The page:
The test bacteria Sporosarcina pasteurii (ATCC 11859) was used in this study. The bacterial strain was cultured in the liquid medium under various conditions (pH and temperature) and found the optimal growth conditions. The cell density was quantified by measuring the absorbance of the suspension using a spectrophotometer at 600 nm wavelength (OD600). The bacteria were first grown on the plate media and incubated at 30°C. The cultivation solution ingredients are listed in Table 1. After the plate growth, the bacteria were harvested and inoculated in the liquid media to grow for 24 h at 180 rpm with an aeration of 1 : 2.5 (200 mL of the media in a 500 mL flask) to an optical density of 600 nm (OD600) of 1–1.3. This OD600 value can ensure the bacteria had high urease activity during the experiment.


SolutionConstituents

Growth media0.5% peptone
0.3% yeast extract
2% urea
10 mg/L MnSO4·H2O with agar for plate growth

Cementation mediaCaCl2
Urea

The following two factors were analyzed to investigate the growth condition of the bacterial strain: (1) the pH of the liquid culture media ranged from 8 to 11 and (2) the culturing temperature varied from 5 to 35°C.

2.2. Soil Column Preparation

The sands used in this study were collected from Nansha Island. The sands were crushed down and sieved through 5 mm sieve to be used in the experiments. Three different particle size distributions (PSDs) were prepared by mixing different size sands. In Figure 1, soil #1 and #2 are classified as well graded, and #3 is poorly graded. The mean particle size of soil #1 is fine, and #3 is coarse. The summary of the properties (porosity e, dry density ρd, coefficient of uniformity Cu, and coefficient of curvature Cc) is presented in Table 2. The relative density of soil was around 2.7–2.85 g/cm3.


ParameterSoil #1Soil #2Soil #3

e0.910.851.11
ρd1.461.511.35
Cu4.826.939.56
Cc1.031.301.38

The soil columns were prepared in a PVC column with 50 mm in diameter and 120 mm in height. A mesh and filter paper were placed at the bottom of the column to minimize the loss of soil particles during the test.

2.3. MICP Treatment

A peristaltic pump was used to inject the bacteria and cementation solutions to the soil column from the bottom to the top and then let it drain from the top to the bottom. The flow rate was set to 1 mL/min. Each sample was flushed by 1.5 pore volumes of bacteria-0.5 M CaCl2 solution first. The bacteria-CaCl2 solution was kept within the sample for 6 h to allow the bacteria to attach to the soil surface. Then, 1.5 pore volume cementation solutions (urea and CaCl2) were pumped to the soil sample and kept for 12 h. The bacteria and cementation solution were injected four times as described before.

To determine the effect of various conditions on the UCS of the specimen, the following conditions were considered: the concentrations of urea and CaCl2 used were 0.5 mol/L, 1.0 mol/L, and 1.5 mol/L. Each sample was prepared in triplicates.

3. Results and Discussion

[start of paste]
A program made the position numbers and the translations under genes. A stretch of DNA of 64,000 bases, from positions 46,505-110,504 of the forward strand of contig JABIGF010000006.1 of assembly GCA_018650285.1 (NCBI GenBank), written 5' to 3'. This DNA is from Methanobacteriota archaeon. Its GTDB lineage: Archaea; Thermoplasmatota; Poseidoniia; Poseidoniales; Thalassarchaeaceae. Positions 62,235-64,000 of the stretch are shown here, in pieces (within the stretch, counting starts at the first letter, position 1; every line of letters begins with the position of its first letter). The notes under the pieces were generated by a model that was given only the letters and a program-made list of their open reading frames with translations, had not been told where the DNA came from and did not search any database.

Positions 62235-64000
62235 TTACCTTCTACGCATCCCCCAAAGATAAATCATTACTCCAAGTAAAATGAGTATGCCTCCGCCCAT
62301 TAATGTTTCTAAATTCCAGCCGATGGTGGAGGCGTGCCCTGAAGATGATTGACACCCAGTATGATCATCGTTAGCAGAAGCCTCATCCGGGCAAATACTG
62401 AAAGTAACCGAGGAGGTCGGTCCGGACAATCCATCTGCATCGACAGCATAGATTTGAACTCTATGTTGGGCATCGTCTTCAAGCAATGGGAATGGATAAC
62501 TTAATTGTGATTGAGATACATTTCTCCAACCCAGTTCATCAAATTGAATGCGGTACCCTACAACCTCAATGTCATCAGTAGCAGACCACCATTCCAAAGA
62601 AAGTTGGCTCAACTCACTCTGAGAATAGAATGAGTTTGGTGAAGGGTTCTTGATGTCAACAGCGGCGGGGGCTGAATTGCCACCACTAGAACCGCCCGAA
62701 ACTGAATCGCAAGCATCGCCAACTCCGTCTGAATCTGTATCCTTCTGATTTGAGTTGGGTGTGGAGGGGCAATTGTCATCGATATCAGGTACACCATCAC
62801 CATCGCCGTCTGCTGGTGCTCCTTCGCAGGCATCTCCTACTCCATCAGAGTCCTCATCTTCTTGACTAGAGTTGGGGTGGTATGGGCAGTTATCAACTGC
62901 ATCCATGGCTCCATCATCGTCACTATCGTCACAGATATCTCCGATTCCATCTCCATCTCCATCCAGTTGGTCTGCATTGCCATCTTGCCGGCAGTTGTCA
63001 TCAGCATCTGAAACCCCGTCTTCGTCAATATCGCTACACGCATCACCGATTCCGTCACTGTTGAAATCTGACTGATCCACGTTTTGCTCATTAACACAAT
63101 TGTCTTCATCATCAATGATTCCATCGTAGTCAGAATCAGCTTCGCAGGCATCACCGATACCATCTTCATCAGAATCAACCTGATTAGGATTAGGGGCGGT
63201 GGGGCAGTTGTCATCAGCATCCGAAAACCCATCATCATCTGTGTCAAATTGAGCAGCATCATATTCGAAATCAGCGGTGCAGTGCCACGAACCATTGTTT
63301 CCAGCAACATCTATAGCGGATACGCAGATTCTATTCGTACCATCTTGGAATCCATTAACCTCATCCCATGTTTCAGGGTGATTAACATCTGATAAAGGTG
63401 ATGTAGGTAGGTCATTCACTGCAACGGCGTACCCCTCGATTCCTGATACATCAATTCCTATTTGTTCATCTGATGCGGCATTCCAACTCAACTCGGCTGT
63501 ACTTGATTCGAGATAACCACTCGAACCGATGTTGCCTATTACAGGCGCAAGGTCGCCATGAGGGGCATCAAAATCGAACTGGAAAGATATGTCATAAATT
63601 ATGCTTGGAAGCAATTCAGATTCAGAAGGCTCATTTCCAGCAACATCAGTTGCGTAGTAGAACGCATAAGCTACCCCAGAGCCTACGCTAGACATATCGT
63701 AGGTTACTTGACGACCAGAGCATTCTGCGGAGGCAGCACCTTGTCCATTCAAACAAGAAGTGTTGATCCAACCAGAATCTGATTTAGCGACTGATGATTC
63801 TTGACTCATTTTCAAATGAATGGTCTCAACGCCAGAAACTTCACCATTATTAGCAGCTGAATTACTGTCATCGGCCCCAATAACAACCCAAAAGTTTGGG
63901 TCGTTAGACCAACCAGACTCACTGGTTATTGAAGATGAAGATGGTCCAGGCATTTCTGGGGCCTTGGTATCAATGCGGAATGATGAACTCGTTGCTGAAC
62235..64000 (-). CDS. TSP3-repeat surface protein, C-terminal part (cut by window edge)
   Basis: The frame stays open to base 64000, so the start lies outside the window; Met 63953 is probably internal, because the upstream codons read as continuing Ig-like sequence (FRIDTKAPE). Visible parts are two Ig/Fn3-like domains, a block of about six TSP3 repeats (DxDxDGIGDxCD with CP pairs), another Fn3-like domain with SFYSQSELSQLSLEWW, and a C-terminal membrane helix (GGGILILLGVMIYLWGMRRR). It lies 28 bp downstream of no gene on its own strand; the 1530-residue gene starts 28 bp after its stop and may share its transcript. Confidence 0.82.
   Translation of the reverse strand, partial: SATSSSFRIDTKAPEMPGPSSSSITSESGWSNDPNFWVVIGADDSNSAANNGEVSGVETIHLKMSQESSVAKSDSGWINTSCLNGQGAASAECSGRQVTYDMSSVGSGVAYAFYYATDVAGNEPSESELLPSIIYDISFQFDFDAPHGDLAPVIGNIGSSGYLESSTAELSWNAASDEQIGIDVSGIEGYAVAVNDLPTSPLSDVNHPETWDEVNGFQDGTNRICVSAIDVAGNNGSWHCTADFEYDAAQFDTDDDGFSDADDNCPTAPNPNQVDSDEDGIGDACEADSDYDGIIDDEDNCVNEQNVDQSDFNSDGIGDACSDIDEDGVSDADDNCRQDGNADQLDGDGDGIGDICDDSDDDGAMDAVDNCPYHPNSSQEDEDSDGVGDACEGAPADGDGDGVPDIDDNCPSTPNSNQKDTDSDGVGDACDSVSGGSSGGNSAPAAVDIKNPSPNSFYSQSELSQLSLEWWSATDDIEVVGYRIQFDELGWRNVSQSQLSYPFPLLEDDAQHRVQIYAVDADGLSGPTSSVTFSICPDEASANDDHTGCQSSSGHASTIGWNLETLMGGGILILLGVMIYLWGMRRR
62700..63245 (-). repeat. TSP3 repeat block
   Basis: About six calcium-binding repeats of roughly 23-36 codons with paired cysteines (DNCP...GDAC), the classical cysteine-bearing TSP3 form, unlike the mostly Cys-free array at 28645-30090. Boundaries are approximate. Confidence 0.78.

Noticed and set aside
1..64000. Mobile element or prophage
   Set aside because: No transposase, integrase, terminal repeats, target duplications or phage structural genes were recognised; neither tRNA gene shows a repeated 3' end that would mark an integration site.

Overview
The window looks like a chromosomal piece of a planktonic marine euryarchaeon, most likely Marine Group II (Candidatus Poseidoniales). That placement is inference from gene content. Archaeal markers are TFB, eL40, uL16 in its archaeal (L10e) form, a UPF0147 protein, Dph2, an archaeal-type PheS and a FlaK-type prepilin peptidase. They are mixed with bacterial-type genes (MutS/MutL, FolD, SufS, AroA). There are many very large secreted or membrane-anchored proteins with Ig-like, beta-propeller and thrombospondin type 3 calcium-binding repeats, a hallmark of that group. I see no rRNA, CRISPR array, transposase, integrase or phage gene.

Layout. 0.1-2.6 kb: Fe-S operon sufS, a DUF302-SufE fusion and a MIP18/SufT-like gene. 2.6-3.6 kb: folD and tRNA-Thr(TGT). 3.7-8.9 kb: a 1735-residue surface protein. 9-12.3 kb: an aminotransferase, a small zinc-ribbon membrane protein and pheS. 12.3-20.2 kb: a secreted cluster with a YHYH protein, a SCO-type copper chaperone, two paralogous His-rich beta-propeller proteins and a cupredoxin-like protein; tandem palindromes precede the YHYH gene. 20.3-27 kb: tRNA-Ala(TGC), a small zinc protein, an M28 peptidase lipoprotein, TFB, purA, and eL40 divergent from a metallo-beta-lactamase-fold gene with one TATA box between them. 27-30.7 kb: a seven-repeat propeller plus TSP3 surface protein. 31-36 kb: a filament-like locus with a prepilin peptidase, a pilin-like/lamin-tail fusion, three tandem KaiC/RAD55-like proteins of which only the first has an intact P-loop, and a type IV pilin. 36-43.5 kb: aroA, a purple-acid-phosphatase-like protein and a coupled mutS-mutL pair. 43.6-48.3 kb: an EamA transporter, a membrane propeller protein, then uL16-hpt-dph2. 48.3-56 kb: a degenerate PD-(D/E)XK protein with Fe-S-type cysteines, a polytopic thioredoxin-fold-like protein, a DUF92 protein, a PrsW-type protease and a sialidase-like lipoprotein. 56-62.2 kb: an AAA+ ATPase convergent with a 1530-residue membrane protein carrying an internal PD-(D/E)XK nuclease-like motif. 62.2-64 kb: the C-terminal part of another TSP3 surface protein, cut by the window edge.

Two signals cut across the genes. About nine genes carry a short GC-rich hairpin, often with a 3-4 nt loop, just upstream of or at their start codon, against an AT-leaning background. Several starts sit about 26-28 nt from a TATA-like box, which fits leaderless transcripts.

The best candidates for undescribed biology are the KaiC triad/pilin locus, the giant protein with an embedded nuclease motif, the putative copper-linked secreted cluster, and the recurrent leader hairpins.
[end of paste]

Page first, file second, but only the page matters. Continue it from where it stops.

3.1. Bacteria Growth Conditions Tests

The growth curve of the microbial strain in different culture conditions (pH and temperature) was obtained to investigate the effects of various conditions on bacterial growth.

3.1.1. The Effect of pH

The cell densities were reflected by the value of OD600. OD600 obtained at different pH values from 8 to 11 is shown in Figure 2. The results showed that the OD600 can reach to above 1 after about 8 h. The data presented showed that there is only a slight difference between pH over 9 especially at the stable stage of the bacteria growth curve. It means that these bacteria prefer alkaline environment and can be used in the environmental pH at 9–11. For the biochemical reaction, the calcium carbonate precipitated when pH is above 8.3 and increased up to 9, and the pH tends to lower back to neutral afterwards [10, 20]. As the coral sand mainly exists in seawater, the pH is always larger than 7. So it is possible to apply these bacteria to coral sand from the aspect of the pH value.

3.1.2. The Effect of Temperature

In the tests, the bacteria were cultured at 5, 10, 20, 30, and 35°C to measure the growth curve. The bacteria densities increased with the increase in temperature. As shown in Figure 3, at low temperatures (5–10°C), the final OD600 was less than 1.0, which was rather low to apply in soil. The best temperature for the bacteria growth is 30–35°C. It has also been reported by Whiffin [21] and van Paassen [16] that the urease activity increased with temperature up to 60°C.

From the aspect of temperature, the bacteria are not applicable to deep seabed but can be used in the offshore area. Or indigenous bacteria which can produce urease enzyme may be used to precipitate calcite in deep seabed.

The temperature had a more significant influence on the bacteria growth ability compared to the pH value (comparing Figures 2 and 3). So it is more important to control the temperature when applying the MICP technique in engineering applications. Thus, the bacteria used in the following soil column experiments were grown at 30°C with pH at 9.

3.2. Permeability

The soil permeability was measured during the MICP process after each injection of cementation solution.

3.2.1. The Effect of Sand Particle Distribution

Three different SPDs of coral sand were used in the experiments. The concentration of the cementation solution in these tests was 1 mol/L. Figure 4 shows the cemented samples after the MICP process of three soil types. The loose sand was cemented together by the MICP. However, the cementation effect was not that good as there are still some pores at the surface, and the bonding between particles was weak. There were more calcite precipitated at the top of the column and less at the middle and bottom.